Bourrée By: kaitlynn Jensen

The Bourrée or "french clog dance " was first introduced by Marguerit de Navarre in 1565. It originates in Auvergne, France. Bourrée was first mentioned as popular in 1665. It was also known as a ballet step, Pas de Bourrée; in which one foot crosses in front or behind the other, a basic ballet step. This step appears in the Nutcracker. The famous composer Bach wrote E minor for the flute, just for this dance. This dance uses 3/8 time music.

Bourrée is proformed by these snowflake fairies

The steps to Bourrée: First and formost this dance is led with the left foot, and you move with your shoulders. The dance can be done with a partner or solo.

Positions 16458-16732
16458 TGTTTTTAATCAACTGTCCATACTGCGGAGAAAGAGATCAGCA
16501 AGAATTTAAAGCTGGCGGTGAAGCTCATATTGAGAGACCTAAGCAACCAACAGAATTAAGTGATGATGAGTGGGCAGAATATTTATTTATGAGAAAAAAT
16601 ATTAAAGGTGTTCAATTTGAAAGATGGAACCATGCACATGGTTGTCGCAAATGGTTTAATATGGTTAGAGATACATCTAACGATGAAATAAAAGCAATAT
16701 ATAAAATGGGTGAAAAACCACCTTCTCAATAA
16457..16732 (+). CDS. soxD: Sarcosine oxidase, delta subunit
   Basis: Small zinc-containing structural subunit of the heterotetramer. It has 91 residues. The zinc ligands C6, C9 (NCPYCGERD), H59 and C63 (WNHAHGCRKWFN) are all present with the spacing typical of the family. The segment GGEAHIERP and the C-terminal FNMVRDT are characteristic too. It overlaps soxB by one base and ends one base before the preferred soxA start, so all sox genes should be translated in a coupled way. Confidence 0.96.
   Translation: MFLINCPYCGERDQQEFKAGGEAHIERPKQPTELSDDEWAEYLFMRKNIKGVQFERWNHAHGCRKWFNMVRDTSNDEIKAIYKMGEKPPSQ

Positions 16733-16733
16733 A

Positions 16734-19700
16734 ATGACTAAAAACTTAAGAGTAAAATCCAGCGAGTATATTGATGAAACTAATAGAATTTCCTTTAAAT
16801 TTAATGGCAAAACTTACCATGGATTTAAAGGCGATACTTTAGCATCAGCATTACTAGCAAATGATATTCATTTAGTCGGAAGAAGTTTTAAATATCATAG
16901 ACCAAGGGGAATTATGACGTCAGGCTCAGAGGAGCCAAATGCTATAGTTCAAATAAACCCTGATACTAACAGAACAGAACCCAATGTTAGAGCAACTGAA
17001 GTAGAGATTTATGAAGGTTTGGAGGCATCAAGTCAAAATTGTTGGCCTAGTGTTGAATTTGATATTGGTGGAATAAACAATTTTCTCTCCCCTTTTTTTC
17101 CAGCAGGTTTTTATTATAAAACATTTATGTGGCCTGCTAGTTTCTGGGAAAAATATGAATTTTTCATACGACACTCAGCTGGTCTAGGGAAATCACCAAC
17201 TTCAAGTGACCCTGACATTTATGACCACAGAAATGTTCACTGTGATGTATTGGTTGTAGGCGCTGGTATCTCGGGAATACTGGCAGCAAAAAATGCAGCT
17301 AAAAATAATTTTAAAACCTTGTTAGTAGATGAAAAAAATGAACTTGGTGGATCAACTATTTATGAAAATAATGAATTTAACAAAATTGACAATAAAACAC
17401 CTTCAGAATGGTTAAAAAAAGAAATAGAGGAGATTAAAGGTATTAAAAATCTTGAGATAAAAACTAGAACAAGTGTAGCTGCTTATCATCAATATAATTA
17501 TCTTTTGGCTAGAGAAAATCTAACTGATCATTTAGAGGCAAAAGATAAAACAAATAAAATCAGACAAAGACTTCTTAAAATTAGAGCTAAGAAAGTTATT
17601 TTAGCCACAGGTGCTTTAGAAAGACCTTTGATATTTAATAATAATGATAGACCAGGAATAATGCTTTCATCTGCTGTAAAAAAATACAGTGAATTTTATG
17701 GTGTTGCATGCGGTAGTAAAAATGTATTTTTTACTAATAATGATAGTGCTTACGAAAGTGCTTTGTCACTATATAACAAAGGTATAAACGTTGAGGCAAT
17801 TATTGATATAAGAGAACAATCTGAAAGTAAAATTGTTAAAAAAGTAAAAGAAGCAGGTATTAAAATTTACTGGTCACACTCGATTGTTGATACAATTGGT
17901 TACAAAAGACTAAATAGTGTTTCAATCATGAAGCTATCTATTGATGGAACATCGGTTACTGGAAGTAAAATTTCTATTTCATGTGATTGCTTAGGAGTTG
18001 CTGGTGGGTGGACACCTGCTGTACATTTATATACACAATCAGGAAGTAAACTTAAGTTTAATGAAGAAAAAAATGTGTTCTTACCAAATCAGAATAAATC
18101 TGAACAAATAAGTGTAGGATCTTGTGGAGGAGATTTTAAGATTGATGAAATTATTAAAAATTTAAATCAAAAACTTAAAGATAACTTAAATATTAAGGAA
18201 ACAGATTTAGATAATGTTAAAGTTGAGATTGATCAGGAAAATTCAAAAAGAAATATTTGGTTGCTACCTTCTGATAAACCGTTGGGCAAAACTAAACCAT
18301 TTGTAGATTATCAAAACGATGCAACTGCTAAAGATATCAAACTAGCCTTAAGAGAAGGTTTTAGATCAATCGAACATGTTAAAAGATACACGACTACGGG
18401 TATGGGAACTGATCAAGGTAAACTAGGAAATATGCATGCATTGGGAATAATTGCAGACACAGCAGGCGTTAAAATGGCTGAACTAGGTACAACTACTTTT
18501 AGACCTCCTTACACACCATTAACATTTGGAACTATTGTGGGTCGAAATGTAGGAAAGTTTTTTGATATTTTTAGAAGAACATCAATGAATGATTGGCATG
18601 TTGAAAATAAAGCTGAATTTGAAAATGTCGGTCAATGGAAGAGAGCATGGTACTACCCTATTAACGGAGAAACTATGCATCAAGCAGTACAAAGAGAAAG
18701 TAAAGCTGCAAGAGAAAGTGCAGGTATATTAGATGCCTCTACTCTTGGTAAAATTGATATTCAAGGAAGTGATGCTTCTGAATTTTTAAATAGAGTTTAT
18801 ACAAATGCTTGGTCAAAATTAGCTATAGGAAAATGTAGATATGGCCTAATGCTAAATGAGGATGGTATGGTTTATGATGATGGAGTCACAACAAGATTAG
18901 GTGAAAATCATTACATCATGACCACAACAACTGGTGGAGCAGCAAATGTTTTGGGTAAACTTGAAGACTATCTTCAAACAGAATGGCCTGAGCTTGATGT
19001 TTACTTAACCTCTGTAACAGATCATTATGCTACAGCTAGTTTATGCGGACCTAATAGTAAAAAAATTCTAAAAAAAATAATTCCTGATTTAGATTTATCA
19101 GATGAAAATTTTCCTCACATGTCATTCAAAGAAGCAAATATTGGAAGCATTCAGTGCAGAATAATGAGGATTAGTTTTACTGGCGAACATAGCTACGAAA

Start with your feet together, then step forward with left foot, bring right foot forward and quickly step; right-left-right, then you step back and repeat 4 times. After the fourth time you step forward turn sideways;right-left-right and spin to face opposite direction and repeat 4 times. You continue to do this as long as your music goes, but it is optional.

this link shows how to do the dance: https://www.youtube.com/watch?v=yDCbfE0p3_Q

what the women would wear
what the men would traditionally wear

Resources: https://en.wikipedia.org/wiki/Bourr%C3%A9e

https://www.reference.com/beauty-fashion/traditional-dress-france-e74c2a1bb48a1b56

https://www.britannica.com/art/bourree

Created By
Kaitlynn Jensen
Appreciate

Credits:

Created with images by MichelV - "french flag france flag" • Larry1732 - "The Nutcracker" • wisegie - "French flag"

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